Va. Legislature OKs Amazon Delivery Bots — “Amazon.com Inc. package delivery robots could soon hit Virginia’s sidewalks and roadways. The General Assembly has made quick work of a bill that would clear the way for Scout, Amazon’s six-wheeled delivery robot, to operate in the commonwealth.” [Washington Business Journal]

Airport Helper Service to Launch Tomorrow — “Goodbye, airport chaos… SkySquad is launching this week at Reagan Airport to improve the airport experience for anyone who needs an extra hand. Travel is stressful for most people, especially families with young kids; and senior citizens who need extra support.” [Press Release]

A Look at Arlington’s Oldest Families — A series of articles profiling long-time local families takes a look at the Parks, the Shreves, the Smiths, the Syphaxes, the Birches and the Thomases. [Arlington Magazine]

Sheriff’s Office Welcomes New K-9 — “The Arlington County Sheriff’s Office recently welcomed its newest K-9 officer – Logan, a one-and-a-half-year-old black Labrador retriever who is paired with handler Cpl. Matthew Camardi. The duo will work in narcotics detection and other specialized fields. [InsideNova]

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(Updated at 4:20 p.m.) Arlington County Board member and now-former Metro board member Christian Dorsey cruised to easy election victories in 2019 and thus didn’t need to spend much on his campaign. He did, however, direct campaign cash to himself and his wife.

Dorsey, who is currently trying to resolve a personal bankruptcy, is not accused of wrongdoing in his campaign spending. But it does raise questions amid news that he has not yet fulfilled a promise to repay a $10,000 campaign contribution, deemed unethical by the Metro board after Dorsey failed to notify the board of the donation in a timely manner.

Dorsey has since resigned from the Metro board, the Washington Post reported Thursday afternoon.

It was just after the Nov. 2019 election that it was revealed that Dorsey had declared bankruptcy in October. He told ARLnow in December that he regretted not informing the community earlier.

The campaign was otherwise a breeze for Dorsey. He ran unopposed in the Democratic primary and easily defeated a pair of independent candidates, who sought his and fellow incumbent Board member Katie Cristol’s seats, in November.

Dorsey raised nearly $40,000 in 2019, including the aforementioned $10,000 from Amalgamated Transit Union Local 689 — Metro’s largest union — as well as $10,000 from the International Brotherhood of Electrical Workers, $5,000 from a carpenters union, and $1,000 from a laborers union.

As of Dec. 31, according to Dorsey’s latest campaign finance report, his campaign had $3,298 on hand. So where did most of the cash go? Just over $25,000 went to Dorsey and his wife, documents show.

Dorsey began 2019 with a balance of $17,547 on loans he had provided his campaign during the 2015 election. He repaid all but $200.99 of that to himself by the end of the year. He also paid $8,000 to his wife over the summer for campaign management graphic design work.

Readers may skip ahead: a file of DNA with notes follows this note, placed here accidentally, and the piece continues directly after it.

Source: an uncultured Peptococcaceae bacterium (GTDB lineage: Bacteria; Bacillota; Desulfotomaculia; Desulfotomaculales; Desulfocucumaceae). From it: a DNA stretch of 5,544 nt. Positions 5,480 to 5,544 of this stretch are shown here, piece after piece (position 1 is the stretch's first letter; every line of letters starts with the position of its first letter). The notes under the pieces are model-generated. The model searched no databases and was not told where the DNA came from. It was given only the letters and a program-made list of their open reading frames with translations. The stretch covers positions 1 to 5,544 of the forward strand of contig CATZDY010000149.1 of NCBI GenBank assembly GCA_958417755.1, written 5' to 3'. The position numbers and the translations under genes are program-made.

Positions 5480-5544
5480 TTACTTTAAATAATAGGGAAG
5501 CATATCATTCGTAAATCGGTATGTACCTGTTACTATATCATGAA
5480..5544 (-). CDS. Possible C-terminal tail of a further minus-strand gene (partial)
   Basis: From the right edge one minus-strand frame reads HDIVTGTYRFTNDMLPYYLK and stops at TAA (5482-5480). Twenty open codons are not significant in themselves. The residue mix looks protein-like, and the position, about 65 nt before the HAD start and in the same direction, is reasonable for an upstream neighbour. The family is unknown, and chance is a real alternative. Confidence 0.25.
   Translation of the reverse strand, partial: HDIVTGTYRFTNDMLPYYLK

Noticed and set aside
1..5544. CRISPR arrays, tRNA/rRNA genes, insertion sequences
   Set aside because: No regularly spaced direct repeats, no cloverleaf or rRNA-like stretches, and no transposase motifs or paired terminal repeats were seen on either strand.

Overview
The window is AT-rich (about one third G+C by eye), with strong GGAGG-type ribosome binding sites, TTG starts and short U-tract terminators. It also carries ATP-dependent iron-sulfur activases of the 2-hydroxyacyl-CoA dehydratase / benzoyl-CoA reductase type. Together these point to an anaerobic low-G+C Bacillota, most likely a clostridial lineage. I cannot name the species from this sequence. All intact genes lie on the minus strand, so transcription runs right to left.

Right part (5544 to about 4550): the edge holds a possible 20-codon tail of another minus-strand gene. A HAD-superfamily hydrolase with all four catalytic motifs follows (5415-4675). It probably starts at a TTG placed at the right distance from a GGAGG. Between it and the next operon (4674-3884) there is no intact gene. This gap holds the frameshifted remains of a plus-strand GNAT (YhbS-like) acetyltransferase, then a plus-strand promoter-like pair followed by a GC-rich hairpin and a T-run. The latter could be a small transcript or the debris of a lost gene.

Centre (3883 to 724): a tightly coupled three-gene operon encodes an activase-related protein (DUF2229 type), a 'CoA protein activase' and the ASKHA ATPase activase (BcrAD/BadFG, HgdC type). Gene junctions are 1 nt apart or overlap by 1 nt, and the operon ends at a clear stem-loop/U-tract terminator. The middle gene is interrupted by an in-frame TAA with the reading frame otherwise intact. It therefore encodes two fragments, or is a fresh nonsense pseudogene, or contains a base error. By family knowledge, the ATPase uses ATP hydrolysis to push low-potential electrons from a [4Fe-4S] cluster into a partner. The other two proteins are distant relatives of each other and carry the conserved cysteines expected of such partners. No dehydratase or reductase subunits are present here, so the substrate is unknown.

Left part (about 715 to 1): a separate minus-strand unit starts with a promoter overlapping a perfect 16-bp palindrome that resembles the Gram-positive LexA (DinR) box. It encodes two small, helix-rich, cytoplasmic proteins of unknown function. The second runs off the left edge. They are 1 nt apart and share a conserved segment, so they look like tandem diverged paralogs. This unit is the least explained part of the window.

There has thus far been no suggestion that any of the payments were in any way illegal or improper, though a nearly $2,000 loan repayment was made after Dorsey was ordered to return the transit union donation.

The campaign’s other major expenses were $4,825 in donations and sponsorships to the Arlington County Democratic Committee and $4,399 to a local printing company for yard signs and grip cards, paid in September. Fundraising and web hosting expenses, along with other donations and food and drink purchases for events and volunteers, made up much of the remaining expenses.

Prof. Jennifer Victor, who researches campaign finance at George Mason University’s Schar School Policy and Government, said the pattern of payments amid personal financial problems and the union donation controversy at Metro at the very least “raises some ethical eyebrows,” regardless of whether or not state campaign finance laws were violated. Victor added that hiring a spouse for the campaign “looks nepotistic” and is something most candidates would avoid doing.

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Morning Notes

Dorsey Hasn’t Returned Union Donation — Arlington County Board and WMATA board member Christian Dorsey, “who promised three months ago to repay a $10,000 campaign donation that violated the board’s ethics policy, has not yet refunded the money and is likely to be replaced as Virginia’s representative on the regional board. Dorsey said Wednesday that he is working on a wire transfer to return the money to a transit union that routinely negotiates with Metro.” [Washington Post]

Beyer Slams Impeachment Trial — “Rep. Don Beyer (D-VA) issued the following statement… ‘Today Senate Republicans ended their impeachment show trial. It will go down as one of the most craven events in American history.'” [Press Release]

County Board Race Fundraising Update — “The two Democrats vying for Arlington County Board entered 2020 with roughly the same amount of cash on hand, according to figures from the Virginia Department of Elections. Incumbent Libby Garvey had $16,823 in her campaign kitty as of Dec. 31, while challenger Chanda Choun had $16,155, according to data reported after the Jan. 15 filing deadline.” [InsideNova]